Applications of Metal Organic Frameworks in Wastewater Treatment: A Review on Adsorption and Photodegradation
Vincenzo Russo, Maryam Hmoudah, Francesco Broccoli, Maria Rosaria Iesce, Ok-Sang Jung and Martino Di Serio
Front. Chem. Eng., 23 October 2020 | https://doi.org/10.3389/fceng.2020.581487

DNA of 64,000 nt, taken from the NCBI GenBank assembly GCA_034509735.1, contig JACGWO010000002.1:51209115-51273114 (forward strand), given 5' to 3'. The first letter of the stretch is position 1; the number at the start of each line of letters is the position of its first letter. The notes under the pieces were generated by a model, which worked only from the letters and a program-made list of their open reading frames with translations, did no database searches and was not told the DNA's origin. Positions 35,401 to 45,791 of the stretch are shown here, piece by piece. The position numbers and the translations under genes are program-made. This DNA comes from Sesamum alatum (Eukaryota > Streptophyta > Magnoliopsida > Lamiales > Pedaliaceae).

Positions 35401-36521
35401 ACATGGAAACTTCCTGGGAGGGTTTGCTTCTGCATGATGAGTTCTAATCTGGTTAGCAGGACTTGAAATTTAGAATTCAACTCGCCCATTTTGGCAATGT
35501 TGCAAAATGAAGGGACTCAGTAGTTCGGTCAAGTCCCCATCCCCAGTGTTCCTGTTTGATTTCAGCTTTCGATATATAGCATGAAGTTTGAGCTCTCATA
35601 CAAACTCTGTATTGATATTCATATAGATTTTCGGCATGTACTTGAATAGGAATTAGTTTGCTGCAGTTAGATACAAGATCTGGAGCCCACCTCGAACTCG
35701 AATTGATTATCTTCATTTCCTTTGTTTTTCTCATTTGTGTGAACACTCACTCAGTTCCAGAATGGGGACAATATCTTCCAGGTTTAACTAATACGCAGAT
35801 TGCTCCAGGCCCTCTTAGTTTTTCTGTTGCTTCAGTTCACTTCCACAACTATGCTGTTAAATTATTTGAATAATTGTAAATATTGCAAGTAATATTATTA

The growing accumulation of emerging contaminants in the environment can cause direct and indirect water pollution that puts human lives at risk. The fact that these contaminants are not or cannot be eliminated from the municipal water utilities, poses a significant concern. Researchers are currently pulling massive attention to improve existing technologies, develop new strategies, and provide environmentally durable solutions to mitigate water contamination problems. Adsorption and photodegradation are two of the most sustainable technologies that are used in water purification. These technologies have many advantages because of the economic, simple, and easily operated designs needed to treat wastewater. Within these applications, metal organic frameworks (MOFs) are playing a significant role as novel class of porous materials characterized by a crystalline structure. MOFs are considered good candidates to be employed in wastewater treatment technologies because of the tunability of their features. The scope of this review article is to provide a comprehensive description of the recent studies published in the literature about the adsorptive and photocatalytic use of MOFs for the removal of organic emerging contaminants from wastewater. Furthermore, this study briefly highlights the synthesis technologies of MOFs. Finally, future perspective and challenges associated with MOF large-scale production are discussed.